How a person gets NPH in the first place is usually unknown. Someone can develop the sickness because of a tumor, head injury, hemorrhage, or infection. Meningitis, which is inflammation in the spinal cord caused by an infection, has been linked with NPH.
About 700,000 Americans have NPH, and the typical age of onset is in someone’s 60s or 70s. The symptoms of normal pressure hydrocephalus (NPH) are:
– Inability to walk normally. The gait problems are described sometimes as unsteadiness similar to “walking on a boat.” People with NPH will also say they feel like their feet are stuck to the ground.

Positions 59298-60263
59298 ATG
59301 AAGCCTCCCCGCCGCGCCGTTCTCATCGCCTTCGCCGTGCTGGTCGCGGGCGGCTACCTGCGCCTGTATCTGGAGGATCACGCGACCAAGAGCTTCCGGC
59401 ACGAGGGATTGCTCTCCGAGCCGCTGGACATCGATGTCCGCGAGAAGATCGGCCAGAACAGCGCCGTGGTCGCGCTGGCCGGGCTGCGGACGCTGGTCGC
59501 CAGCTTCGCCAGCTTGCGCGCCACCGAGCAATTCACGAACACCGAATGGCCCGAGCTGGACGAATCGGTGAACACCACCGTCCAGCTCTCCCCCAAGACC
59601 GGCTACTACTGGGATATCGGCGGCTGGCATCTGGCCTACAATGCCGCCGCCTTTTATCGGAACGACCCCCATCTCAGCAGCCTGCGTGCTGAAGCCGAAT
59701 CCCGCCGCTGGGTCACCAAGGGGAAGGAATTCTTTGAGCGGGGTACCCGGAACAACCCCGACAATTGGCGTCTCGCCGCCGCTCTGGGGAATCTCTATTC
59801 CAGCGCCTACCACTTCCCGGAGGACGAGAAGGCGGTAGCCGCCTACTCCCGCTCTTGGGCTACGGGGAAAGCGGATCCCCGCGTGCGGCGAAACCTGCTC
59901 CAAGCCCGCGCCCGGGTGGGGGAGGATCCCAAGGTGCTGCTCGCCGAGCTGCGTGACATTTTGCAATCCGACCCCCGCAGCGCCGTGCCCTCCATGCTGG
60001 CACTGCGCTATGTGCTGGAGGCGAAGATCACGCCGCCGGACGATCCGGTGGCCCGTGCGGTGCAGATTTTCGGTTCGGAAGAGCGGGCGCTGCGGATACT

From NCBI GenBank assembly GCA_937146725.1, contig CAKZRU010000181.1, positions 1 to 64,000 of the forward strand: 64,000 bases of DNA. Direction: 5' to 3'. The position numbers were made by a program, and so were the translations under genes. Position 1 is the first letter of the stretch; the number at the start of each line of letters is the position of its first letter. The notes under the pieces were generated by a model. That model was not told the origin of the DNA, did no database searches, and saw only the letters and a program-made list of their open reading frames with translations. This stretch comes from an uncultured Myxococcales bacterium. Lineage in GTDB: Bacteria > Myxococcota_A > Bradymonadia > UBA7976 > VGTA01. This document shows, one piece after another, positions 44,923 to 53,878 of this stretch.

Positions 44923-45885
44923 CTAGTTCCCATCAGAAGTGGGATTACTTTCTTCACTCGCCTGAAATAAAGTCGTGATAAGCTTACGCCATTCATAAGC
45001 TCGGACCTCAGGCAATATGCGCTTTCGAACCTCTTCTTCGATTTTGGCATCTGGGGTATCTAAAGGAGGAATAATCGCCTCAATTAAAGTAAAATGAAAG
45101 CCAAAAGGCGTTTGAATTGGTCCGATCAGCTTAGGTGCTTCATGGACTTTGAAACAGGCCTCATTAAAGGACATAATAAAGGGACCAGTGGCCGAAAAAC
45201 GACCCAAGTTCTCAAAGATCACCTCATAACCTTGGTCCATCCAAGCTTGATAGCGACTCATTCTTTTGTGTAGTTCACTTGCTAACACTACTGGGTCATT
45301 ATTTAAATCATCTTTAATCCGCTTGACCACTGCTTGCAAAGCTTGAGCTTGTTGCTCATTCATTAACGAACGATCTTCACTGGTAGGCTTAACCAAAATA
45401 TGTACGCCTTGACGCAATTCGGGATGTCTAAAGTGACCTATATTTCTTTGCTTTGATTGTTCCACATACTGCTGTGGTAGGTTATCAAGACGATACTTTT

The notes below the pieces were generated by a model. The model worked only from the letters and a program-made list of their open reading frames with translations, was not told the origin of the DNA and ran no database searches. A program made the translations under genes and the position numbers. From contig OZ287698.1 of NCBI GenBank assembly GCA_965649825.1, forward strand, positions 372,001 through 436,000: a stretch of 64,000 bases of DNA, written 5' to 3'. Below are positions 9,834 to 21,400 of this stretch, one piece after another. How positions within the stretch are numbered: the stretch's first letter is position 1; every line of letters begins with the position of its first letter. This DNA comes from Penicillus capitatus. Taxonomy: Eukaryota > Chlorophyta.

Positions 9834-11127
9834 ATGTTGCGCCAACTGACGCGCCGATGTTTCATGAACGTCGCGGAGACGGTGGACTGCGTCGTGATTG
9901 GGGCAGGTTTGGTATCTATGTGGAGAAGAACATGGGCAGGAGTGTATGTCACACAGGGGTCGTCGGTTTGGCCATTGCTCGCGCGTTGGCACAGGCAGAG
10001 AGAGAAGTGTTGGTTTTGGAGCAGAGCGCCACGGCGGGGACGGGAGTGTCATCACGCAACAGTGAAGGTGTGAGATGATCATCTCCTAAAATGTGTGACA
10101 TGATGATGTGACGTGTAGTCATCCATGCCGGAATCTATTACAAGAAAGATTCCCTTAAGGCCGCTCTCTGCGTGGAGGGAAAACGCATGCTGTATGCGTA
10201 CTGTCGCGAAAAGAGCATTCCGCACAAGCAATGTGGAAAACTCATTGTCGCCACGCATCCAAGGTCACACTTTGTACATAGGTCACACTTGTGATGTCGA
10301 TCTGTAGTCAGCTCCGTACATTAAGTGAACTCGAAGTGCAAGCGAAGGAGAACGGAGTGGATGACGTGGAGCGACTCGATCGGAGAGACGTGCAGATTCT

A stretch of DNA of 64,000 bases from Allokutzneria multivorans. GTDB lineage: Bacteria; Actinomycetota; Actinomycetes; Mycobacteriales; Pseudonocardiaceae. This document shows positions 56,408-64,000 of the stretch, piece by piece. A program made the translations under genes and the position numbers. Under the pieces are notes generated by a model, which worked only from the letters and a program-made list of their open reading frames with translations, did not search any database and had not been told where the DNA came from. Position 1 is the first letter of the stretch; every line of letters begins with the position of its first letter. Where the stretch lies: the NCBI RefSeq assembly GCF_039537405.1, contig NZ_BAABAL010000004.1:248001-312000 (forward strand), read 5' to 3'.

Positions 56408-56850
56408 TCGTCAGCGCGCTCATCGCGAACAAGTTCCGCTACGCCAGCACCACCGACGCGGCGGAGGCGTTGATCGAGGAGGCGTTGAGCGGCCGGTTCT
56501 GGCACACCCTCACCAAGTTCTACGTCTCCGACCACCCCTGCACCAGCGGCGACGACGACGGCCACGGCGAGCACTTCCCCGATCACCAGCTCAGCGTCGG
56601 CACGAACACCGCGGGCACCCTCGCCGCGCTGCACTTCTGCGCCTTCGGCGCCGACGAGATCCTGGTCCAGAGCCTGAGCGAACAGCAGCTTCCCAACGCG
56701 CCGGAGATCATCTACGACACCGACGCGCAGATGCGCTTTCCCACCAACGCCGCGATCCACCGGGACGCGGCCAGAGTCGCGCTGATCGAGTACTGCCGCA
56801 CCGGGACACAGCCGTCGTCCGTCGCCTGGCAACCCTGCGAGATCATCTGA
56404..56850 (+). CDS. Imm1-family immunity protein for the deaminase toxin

– Dementia, usually beginning with the loss of motivation, loss of short-term memory, and difficulty completing normal tasks. Changes in personality and an inability to concentrate are also common with NPH.
– Urinary incontinence. An inability to control the bladder means someone with NPH will urinate at inappropriate times and/or feel the need to relieve themselves constantly.
These symptoms might not all occur. The walking troubles come first and are most common, followed by dementia. Loss of bladder control typically is the last symptom to arrive after years with the disease.